And no there’s no more running back and forth by dinghy. That’s kinda a mixed blessing. After blowing’ your sails out at a party, that last crawl back to the mooring late at night in the rain can be really shitty, especially when you gotta first bail the dinghy! But I love mornings. Everything is still and quiet and while my constitution balks at rising before lunch, the dog’s gotta go, so we pile up and putt towards shore.
That time of the day the Bay is like a mirror, like clouded glass, and there’s birdsong and the shoreline burning all red an yellow leaves in the sunlight just coming over the treetops. Wisps of fog winding around Willis Point. It’s breathtaking.
And there’s the great feeling of leaving it all behind when you cast off from the dock and motor out to your home floating on the water, away from all the troubles and angry crazy people on shore. Out on the bay folks can’t reach you, and even the cops pretty much leave you alone.
Living on a mooring is freedom and it’s solitude, but it can also be lonely. Any kind of physical separation like that also lets you know you’re alone. I guess you can’t have the grace of solitude without it’s bitter partner popping up some days. Like you can’t have love without jealousy. Or herpes.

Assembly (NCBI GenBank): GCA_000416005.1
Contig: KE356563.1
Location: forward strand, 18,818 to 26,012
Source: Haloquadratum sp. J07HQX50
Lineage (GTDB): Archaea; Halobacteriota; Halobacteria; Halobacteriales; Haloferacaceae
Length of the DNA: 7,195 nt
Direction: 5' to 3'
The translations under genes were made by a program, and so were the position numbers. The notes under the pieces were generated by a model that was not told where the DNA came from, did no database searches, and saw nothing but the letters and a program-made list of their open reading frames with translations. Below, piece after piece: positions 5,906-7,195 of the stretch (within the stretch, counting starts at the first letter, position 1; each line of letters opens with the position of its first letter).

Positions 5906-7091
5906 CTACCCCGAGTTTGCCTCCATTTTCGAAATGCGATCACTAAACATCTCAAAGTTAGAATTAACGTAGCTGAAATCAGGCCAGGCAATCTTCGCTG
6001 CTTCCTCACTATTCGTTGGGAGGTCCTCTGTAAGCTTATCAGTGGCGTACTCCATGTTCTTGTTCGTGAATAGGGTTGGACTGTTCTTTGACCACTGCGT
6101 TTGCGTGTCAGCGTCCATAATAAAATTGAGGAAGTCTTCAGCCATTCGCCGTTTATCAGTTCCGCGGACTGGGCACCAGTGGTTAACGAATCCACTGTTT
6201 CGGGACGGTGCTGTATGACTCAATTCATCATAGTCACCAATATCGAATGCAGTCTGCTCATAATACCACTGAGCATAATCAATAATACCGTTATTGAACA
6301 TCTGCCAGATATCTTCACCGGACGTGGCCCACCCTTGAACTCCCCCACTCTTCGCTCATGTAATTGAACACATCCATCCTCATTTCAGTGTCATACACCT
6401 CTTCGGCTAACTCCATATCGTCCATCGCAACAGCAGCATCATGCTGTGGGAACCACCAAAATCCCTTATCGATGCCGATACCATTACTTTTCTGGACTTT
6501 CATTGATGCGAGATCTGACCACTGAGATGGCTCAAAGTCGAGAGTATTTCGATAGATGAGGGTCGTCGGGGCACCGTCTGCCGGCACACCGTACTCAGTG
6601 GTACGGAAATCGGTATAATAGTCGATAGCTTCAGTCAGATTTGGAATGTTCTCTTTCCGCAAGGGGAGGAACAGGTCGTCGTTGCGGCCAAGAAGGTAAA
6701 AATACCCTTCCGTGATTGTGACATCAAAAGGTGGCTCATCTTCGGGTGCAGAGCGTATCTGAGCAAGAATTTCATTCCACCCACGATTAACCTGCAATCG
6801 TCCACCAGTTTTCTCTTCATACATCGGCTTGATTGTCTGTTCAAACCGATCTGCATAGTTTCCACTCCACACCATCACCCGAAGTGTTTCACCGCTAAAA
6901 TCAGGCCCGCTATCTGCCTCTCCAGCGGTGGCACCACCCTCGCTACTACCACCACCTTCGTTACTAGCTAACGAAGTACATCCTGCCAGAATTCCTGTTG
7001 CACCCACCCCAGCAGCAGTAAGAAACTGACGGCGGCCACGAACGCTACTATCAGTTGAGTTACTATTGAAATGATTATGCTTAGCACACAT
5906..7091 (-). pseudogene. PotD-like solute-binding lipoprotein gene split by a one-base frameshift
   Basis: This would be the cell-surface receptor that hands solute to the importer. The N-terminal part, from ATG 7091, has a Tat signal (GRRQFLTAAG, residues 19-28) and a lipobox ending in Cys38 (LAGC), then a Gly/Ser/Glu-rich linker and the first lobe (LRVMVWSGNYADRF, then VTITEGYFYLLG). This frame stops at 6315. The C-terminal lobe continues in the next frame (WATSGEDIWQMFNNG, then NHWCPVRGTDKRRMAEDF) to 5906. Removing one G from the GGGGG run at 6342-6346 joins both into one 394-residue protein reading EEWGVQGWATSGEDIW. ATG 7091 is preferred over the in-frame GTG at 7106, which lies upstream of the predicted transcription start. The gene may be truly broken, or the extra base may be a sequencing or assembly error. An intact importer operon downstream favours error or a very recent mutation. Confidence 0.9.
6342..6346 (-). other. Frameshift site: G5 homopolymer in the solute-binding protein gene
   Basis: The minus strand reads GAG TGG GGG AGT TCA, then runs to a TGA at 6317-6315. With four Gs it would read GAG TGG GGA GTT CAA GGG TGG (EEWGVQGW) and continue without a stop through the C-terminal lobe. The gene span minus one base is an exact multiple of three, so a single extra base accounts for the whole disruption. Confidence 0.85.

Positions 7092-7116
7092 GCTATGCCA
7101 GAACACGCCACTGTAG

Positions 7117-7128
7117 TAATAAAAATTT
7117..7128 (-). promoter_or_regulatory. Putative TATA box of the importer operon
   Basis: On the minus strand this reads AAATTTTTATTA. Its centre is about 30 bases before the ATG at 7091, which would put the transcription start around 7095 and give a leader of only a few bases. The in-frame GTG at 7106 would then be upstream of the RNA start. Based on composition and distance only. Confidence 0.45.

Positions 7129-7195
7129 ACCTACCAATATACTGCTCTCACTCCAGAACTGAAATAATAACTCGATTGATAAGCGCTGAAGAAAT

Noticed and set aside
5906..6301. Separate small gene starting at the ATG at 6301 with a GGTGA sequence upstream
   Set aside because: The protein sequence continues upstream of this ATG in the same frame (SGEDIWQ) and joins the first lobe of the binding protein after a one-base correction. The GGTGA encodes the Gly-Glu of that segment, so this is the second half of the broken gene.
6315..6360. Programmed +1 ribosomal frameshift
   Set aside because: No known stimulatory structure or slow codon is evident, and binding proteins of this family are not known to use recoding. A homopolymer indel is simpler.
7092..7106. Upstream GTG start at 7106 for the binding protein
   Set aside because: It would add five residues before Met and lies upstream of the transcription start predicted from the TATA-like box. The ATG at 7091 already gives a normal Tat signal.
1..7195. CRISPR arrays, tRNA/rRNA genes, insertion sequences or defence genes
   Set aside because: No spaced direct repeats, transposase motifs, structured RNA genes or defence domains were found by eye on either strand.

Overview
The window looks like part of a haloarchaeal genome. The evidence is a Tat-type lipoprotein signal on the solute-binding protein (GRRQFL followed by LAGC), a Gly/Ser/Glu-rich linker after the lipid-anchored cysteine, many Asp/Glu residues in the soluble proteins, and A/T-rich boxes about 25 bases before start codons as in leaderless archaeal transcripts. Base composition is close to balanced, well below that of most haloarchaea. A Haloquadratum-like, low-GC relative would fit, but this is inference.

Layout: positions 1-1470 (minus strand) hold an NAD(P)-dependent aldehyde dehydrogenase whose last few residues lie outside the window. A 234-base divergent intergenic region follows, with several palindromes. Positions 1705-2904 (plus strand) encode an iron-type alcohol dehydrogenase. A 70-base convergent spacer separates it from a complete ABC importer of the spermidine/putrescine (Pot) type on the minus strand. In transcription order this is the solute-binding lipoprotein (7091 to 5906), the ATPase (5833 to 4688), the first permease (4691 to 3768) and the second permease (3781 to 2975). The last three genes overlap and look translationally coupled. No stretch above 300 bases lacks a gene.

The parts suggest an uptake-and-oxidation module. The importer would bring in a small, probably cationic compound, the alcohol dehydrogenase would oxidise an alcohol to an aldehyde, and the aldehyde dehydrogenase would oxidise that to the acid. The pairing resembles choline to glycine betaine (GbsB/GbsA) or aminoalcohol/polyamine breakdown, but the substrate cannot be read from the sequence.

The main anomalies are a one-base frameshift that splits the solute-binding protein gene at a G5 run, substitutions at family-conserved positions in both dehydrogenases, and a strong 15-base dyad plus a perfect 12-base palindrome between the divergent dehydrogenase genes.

But despite all the bitchin’ from shore about us having it too easy out there, those folks don’t know how good they got it, and the sacrifices we gotta make living on the water. It feels so glorious to just be able to turn on something without worryin’ about power. I used to hate the old woman ferritin’ around in the fridge lookin’ for her string cheese, the damn door hanging open so long it were like she were prayin’ to it, down on her knees joints all cracking and popping. I’d give her hell, but she never listens to me, she don’t care, cause she ain’t the one gotta replace those watts she’s letting spill out all over the galley floor.